I’ve been enjoying looking through the wonderful The Silver Spoon: Naples and the Amalfi Coast book that my friends Jane and Terry gave me for my birthday just over a week ago.
Even if you don’t want to cook anything, it’s the most glorious book to look through and read. However, one of the recipes that first caught my eye and I did want to cook was ‘Totani alla Sorrentina’ – a recipe for stuffed squid. It was a fairly last-minute decision this afternoon to cook the dish tonight. I was out and about locally so popped into my local fishmongers and bought some baby squid. I said I was planning to stuff them and the fishmonger recommended I bought 3 for one portion (they only cost me £1.89).
I vaguely remembered the recipe, having looked at it earlier in the day, so bought some mozzarella and tomatoes too. The recipe calls for San Marzano tomatoes, those extraordinarily tasty and special tomatoes from Naples. They’re often referred to as ‘Mount Vesuvius’ tomatoes as they grow on the fertile, volcanic soil around the Vesuvius. It’s said – by Italians – that the only true Margherita Pizza is one made with San Marzano tomatoes. Well the chance of getting the genuine tomato in Twickenham was nil, so I settled for some organic little cherry tomatoes I’ve bought in M&S Simply Food a few times and know to be particularly tasty.
Back home I started to get things together and was rather surprised to see that the cooking time was 1 hour. I always think of cooking squid quickly. Now, what I hadn’t taken into account in my enthusiasm to buy baby squid and stuff them was that the recipe really calls for bigger grown-up squid. Still I was not deterred. I made the stuffing and, with a good deal of difficulty it has to be said, somehow managed to stuff the squid through a small opening at the top.
Because I was using very small tomatoes, I decided there was no way I was going to skin and seed them, as the recipe instructs. I often make fresh tomato sauce for pasta without peeling the tomatoes. I got the whole dish together and left it gently simmering. Pretty soon I saw that the filling was starting to seep out. At this time I was exchanging emails with my friend Annie (organising our next restaurant excursion). I told her about the squid. She said it sounded complicated and I replied, not really, but the stuffing was leaking out; if it was all a disaster, then she wouldn’t see it on the blog! So … what is a disaster? I have had disasters that I haven’t written up but it turned out that the squid, while they looked a disaster – if you compared them to the appealing photo in the book …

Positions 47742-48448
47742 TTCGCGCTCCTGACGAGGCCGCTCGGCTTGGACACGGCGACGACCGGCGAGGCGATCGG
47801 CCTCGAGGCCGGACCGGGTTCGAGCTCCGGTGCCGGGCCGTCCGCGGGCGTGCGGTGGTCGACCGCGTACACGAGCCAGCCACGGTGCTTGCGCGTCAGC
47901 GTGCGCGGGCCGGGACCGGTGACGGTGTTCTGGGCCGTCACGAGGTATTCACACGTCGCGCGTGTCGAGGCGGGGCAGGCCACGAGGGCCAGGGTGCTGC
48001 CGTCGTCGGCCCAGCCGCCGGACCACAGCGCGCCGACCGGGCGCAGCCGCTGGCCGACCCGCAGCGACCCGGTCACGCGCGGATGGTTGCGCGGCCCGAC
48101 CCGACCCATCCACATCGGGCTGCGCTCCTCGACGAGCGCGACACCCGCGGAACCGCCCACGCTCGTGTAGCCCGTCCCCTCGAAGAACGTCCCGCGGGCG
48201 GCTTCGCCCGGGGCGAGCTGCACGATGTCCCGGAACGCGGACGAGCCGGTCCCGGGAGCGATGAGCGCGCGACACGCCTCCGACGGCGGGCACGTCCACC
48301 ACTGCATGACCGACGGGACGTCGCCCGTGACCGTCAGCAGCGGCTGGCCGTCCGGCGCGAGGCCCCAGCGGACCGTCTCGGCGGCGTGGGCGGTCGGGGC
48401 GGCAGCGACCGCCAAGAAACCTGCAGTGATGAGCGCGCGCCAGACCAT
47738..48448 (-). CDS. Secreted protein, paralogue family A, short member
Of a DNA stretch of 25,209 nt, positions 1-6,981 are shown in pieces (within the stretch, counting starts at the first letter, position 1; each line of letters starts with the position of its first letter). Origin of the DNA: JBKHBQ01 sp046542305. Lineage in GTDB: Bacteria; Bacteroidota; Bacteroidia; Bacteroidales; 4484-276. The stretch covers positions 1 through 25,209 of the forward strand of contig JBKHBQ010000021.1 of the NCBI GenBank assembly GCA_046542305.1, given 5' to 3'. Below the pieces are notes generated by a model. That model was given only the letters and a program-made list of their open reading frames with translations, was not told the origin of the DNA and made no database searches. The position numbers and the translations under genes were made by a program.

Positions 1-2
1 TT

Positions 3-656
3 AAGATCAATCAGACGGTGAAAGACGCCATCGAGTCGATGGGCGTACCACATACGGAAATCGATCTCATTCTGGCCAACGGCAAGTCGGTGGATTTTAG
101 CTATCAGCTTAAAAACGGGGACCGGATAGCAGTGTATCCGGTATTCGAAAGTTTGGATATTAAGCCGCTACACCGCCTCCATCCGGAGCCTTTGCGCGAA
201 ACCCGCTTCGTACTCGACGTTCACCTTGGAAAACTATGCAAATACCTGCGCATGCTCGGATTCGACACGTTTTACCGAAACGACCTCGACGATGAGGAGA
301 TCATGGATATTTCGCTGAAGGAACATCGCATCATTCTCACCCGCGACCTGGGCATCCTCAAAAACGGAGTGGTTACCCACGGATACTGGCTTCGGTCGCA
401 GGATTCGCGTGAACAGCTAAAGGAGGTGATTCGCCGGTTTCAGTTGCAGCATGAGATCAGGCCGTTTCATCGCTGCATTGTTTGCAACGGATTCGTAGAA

– tasted absolutely wonderful. I therefore decided to tell you all about it; give you the recipe. I would recommend that you use it for a full-size squid though, not baby ones (the recipe below would be right for one squid). And it also goes to show that this food blogger doesn’t always cook perfect food. It’s a shame when people feel intimidated about cooking for me now I write the blog because while I think I’m a pretty good home cook, I’m not a professional, and a lot of the time I’m cooking straightforward, simple food – and I do have the odd disaster! I just don’t usually blog it. But the taste of this ‘disaster’ was so good it’s worth sharing … and it did remind me of the brilliant and famous chef, Massimo Bottura’s signature dessert – Oops, I dropped the Lemon Tart … broken but still fabulous (click here for my meal at his restaurant, including the famous tart). Not that I’m claiming my dish tonight was in that league, just that visual disasters can sometimes taste very good!